UQ Law students help shape the Asia pro bono movement

5 Dec 2017

By Bachelor of Arts/Laws students Clare Scrine and Jane Bowness.

In September this year, we had the pleasure of representing the UQ Pro Bono Centre at the 6th Annual Asia Pro Bono Conference in Kuala Lumpur, Malaysia.  The theme of the 2017 conference was ‘Strengthening Pro Bono Culture: Unity and Diversity’ and it was a truly collaborative and invigorating experience. Legal service providers including practitioners, students and academics converged from dozens of countries in Asia and beyond, from firms, universities, NGOs and other organisations.

Over three days, we had the opportunity to learn about pro bono work from entirely new perspectives, and put our experience as students and volunteers in Australia into the global context. We made connections and forged meaningful friendships with numerous people, and expanded our understanding of what pro bono work means to people from a variety of cultures and backgrounds.

"We were re-inspired by the community supporting the pro bono movement in Asia and we hope to bring this spirit and sense of reinvigoration home to fuel our further pro bono efforts."

A real highlight (aside from the endless incredible food), was the opportunity to collaborate and facilitate a workshop with other pro bono students from the University of Malaya and the National University of Singapore. The aim of our workshop was to build an international student network to enable pro bono-minded students to connect, share ideas and inspire each other. During our one-hour workshop, we all shared our diverse experiences of being pro bono students, and facilitated small group discussions with the participants. By the conclusion of the session we had decided on the format of our network, exactly what it will look like and our goals for its development into the future.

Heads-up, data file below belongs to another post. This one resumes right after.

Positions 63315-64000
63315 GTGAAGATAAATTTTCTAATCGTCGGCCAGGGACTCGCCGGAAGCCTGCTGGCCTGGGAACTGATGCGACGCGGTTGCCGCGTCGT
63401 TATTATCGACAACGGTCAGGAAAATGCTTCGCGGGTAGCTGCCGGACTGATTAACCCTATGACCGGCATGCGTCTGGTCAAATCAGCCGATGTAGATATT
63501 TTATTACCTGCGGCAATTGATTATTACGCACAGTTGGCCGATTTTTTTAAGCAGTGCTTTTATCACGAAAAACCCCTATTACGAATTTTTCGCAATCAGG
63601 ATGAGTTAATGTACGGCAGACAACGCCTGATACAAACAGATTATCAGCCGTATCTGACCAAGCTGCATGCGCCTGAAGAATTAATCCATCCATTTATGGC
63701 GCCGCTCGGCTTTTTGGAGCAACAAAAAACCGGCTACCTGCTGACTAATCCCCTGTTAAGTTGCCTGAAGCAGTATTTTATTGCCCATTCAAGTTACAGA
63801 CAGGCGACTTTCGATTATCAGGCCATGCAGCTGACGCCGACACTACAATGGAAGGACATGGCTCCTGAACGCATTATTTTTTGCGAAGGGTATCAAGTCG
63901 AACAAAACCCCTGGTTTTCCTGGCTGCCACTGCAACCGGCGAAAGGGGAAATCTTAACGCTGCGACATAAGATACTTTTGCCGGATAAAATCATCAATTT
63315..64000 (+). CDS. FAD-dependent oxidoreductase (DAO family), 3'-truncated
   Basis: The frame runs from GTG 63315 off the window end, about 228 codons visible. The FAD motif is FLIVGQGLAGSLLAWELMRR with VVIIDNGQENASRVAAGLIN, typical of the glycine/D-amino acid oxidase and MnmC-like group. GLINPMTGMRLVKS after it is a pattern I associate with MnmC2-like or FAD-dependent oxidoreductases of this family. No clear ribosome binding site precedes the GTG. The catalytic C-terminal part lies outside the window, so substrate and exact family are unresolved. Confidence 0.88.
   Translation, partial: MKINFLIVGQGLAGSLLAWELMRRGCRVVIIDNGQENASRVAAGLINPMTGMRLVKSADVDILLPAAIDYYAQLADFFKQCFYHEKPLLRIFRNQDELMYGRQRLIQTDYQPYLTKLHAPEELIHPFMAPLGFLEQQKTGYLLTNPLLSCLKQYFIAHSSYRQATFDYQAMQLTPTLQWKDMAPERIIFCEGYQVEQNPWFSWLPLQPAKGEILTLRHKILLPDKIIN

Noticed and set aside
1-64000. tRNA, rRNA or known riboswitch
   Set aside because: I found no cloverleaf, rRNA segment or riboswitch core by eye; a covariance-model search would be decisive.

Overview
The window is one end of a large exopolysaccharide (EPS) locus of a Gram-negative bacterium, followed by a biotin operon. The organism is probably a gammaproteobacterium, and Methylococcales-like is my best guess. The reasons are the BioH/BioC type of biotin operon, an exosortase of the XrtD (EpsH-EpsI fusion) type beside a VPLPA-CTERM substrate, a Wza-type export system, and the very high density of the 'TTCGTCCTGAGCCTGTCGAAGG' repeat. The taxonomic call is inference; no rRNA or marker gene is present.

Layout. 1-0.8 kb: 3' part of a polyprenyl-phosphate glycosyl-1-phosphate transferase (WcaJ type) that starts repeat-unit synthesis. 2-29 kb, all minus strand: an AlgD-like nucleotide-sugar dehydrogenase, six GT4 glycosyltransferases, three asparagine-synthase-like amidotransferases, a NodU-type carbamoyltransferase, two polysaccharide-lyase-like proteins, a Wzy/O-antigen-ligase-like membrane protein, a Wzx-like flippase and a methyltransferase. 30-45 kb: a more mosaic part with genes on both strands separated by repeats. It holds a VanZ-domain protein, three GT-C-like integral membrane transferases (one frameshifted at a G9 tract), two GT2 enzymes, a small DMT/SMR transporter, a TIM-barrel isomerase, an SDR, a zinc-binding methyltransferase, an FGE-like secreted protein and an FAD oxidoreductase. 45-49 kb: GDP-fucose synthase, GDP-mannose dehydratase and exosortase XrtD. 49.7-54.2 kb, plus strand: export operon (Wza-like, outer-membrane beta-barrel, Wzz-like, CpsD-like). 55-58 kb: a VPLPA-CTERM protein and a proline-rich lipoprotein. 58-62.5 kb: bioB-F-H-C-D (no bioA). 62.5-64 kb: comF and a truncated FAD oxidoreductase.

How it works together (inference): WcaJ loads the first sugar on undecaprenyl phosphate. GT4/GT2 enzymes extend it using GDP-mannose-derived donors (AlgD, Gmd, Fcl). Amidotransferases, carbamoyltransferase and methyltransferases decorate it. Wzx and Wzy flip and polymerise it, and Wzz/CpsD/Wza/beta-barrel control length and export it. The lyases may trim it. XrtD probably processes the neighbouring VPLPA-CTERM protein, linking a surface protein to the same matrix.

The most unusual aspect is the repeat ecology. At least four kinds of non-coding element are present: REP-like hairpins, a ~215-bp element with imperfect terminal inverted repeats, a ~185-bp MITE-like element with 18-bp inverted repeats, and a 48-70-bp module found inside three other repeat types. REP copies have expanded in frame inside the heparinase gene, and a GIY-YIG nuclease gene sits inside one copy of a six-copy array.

The Asia Pro Bono Conference was an experience that allowed us to reflect on how privileged we are as UQ students to have a strong pro bono culture within our Law School. It also enabled us to realise the potential for the skills we have developed through our work with the Centre to be applied in both our own community and the international context. While the pursuit of access to justice is a challenging one, with seemingly endless hurdles to overcome, we were re-inspired by the community supporting the pro bono movement in Asia and we hope to bring this spirit and sense of reinvigoration home to fuel our further pro bono efforts.

Read more about the Asia Pro Bono Conference.

Click images to enlarge:

  • Asia Pro Bono Conference students
    6th Asia Pro Bono Conference law student delegates including UQ students Clare Scrine and Jane Bowness (third & fourth from left)
  • Clare Scrine conducting a pro bono workshop
    UQ student Clare Scrine conducting a pro bono workshop
  • Jane Bowness conducting a pro bono workshop
    UQ student Jane Bowness conducting a pro bono workshop

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